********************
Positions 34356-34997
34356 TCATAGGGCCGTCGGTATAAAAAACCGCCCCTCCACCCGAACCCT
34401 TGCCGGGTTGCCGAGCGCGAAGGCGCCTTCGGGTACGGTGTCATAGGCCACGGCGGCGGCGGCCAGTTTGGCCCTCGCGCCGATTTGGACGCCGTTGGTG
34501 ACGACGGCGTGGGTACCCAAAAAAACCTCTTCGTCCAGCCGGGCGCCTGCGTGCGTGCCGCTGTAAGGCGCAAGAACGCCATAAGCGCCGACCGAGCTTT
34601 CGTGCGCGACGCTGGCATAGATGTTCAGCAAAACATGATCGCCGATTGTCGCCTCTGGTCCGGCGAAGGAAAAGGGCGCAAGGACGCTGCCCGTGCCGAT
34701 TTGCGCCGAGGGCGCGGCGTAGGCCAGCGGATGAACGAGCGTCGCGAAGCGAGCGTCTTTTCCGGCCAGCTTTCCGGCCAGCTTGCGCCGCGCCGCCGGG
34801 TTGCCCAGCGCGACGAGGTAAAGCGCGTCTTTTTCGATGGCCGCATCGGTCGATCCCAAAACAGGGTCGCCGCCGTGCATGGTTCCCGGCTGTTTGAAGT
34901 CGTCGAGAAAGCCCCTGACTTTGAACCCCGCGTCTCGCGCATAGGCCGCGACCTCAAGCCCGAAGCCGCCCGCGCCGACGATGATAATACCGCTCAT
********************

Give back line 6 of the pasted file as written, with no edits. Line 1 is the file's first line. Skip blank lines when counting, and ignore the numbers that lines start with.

34701 TTGCGCCGAGGGCGCGGCGTAGGCCAGCGGATGAACGAGCGTCGCGAAGCGAGCGTCTTTTCCGGCCAGCTTTCCGGCCAGCTTGCGCCGCGCCGCCGGG